This logger has some analogue channels, but the data sheet I found was sparse on info. It didn't say what the input configuration or voltage scale was, only that the resolution is 1024 steps. This means you would have to play around to discover the actual value, by using a low current voltage source, and check the reading to see what voltage equalled counts. As the power supply is a 1.5V battery there are few clues, but the full scale might be 0 to +5V, or 0 to +10mV. Ask the manufacturer, but I suspect this is deliberate, so you use their accessories.
Armed with this information you then need an electronic circuit that converts the AC or DC current in the range of the heater to DC voltage in the range of the logger analogue input. If you only have to know the heater is working, and the current it draws is continuous or thermostat switched, the logger averaging will give some sort of result proportional to the time it is switched on - heating. The NRG heaters are "self regulating".
Assuming you are using the NRG heated sensor, the heater power supply seems to be 24V AC @ 250W, and that can supply 2 sensors. That means the AC current is 5.2A for each sensor.
The first link below has several devices that would suit. Ask a sales person for help in measuring 5A AC as a DC voltage at a data logger analogue input (as these all have over-range capability 5A is fine).
A current to voltage transformer could transform the AC current to AC voltage proportional to the current. The transformer must have a load resistor (burden resistor) to suit the transformer. The output is about 10V AC for rated current, and importantly it is isolated. In the link below see the CR3100 series.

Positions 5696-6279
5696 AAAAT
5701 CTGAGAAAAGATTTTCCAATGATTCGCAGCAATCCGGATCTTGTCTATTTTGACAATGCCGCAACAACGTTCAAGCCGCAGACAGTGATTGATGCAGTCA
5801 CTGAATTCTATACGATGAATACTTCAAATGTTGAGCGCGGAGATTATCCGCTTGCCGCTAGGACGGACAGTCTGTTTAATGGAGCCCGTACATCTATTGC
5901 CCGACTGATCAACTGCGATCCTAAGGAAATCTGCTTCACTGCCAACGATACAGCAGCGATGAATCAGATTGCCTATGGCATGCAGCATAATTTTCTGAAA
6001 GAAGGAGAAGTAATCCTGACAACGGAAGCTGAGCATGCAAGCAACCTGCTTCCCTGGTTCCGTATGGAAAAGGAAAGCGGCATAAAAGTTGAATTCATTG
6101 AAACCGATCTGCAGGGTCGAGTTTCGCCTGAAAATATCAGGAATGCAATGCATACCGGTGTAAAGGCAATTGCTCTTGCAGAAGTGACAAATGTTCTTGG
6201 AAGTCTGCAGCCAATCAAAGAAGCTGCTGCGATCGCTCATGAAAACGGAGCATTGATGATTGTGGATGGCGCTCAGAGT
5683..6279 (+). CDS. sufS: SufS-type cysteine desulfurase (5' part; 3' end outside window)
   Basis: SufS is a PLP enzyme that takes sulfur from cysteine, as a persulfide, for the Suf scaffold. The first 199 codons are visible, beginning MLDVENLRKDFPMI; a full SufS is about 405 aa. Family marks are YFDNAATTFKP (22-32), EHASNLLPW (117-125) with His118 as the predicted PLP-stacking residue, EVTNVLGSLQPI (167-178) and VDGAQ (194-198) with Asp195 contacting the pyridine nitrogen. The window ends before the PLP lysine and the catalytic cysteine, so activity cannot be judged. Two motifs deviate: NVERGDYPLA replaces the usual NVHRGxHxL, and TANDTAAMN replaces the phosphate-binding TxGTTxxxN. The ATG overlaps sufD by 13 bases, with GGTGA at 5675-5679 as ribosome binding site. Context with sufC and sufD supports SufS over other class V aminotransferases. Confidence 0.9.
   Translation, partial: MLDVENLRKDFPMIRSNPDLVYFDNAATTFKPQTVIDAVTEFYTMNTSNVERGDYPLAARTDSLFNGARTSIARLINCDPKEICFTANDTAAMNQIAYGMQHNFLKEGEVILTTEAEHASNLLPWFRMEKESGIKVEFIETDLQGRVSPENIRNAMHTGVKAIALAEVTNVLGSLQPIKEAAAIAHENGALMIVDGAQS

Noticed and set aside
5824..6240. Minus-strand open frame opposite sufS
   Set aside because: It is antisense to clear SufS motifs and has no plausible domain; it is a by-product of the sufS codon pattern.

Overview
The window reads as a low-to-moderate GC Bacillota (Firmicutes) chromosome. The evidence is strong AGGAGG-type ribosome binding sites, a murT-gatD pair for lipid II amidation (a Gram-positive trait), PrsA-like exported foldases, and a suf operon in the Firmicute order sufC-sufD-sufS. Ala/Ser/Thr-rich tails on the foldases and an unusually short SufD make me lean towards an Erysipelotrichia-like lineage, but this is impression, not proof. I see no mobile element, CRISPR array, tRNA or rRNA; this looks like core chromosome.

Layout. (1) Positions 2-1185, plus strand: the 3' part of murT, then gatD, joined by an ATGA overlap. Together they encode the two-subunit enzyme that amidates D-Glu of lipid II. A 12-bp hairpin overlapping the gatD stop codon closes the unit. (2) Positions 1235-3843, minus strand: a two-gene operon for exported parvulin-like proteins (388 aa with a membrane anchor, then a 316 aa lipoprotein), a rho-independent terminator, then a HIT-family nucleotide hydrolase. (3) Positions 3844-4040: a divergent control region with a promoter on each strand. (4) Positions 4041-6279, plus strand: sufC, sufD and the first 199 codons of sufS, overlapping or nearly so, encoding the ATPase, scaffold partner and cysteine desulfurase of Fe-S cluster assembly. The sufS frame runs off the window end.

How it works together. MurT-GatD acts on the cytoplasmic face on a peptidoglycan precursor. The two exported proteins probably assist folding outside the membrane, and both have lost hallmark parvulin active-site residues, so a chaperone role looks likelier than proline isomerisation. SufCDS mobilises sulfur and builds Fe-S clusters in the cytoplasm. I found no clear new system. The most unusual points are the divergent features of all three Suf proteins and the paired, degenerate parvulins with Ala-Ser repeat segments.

The logger only operates with DC inputs. It very likely needs a low source impedance, usually taken as <1K in parallel with 0.1uF. I suspect the inputs are directly connected to a microprocessor chip, and need some sort of protective circuit. Partly why they have been left unspecified so you contact the company.
A current transformer needs a small bridge rectifier and filter, and such a rectifier on the voltage winding will need a few volts to operate properly. The circuit is a burden resistor across the transformer secondary, with a bridge rectifier. Connect the plus output to a series R of 47K and a shunt C of 2.2uF. This provides a DC voltage something like the AC voltage, so 0-10V, and proportional to AC current. You will need a voltage divider (the tap from 2 resistors in series across the capacitor) to get this to the logger analogue input voltage range, but also an amplifier to convert to a low impedance source for the logger. Look up a non-inverting op-amp (gain of 1) which is quite simple, but will need a small dual power supply, providing something like +12VDC, 0VDC, -12V DC @ a few mA..
Another idea is to use the CR9521 current sensor (0-5V DC out, proportional to AC current). It must have a burden something like 1 meg-ohm, and will need a voltage divider (~1 Meg-ohm total) and non inverting op-amp between the output and the logger analogue input.
Yet another idea is an AC current operated switch. The second link shows one way to do this, but there are many kinds of such switches out there. It will provide a relay or NPN transistor switch output that can be used to switch a voltage on the analogue input that is recorded as an off and on status signal. Thus current is ok or not ok.
Finally, you could consider a temperature sensor (as the NRG company has this) near the heater. It may be necessary to have a second temperature sensor for air temperature, and take the difference later in software. This has an advantage in that you are also getting a data set that could be useful later. I would also contact NRG for advice. They may have an off the shelf solution.
You may need some help with any of these ideas, and one thing to do is make sure they work properly with a multimeter (DMM) first, before anything is connected to the logger, as the logger analogue inputs are probably quite fragile.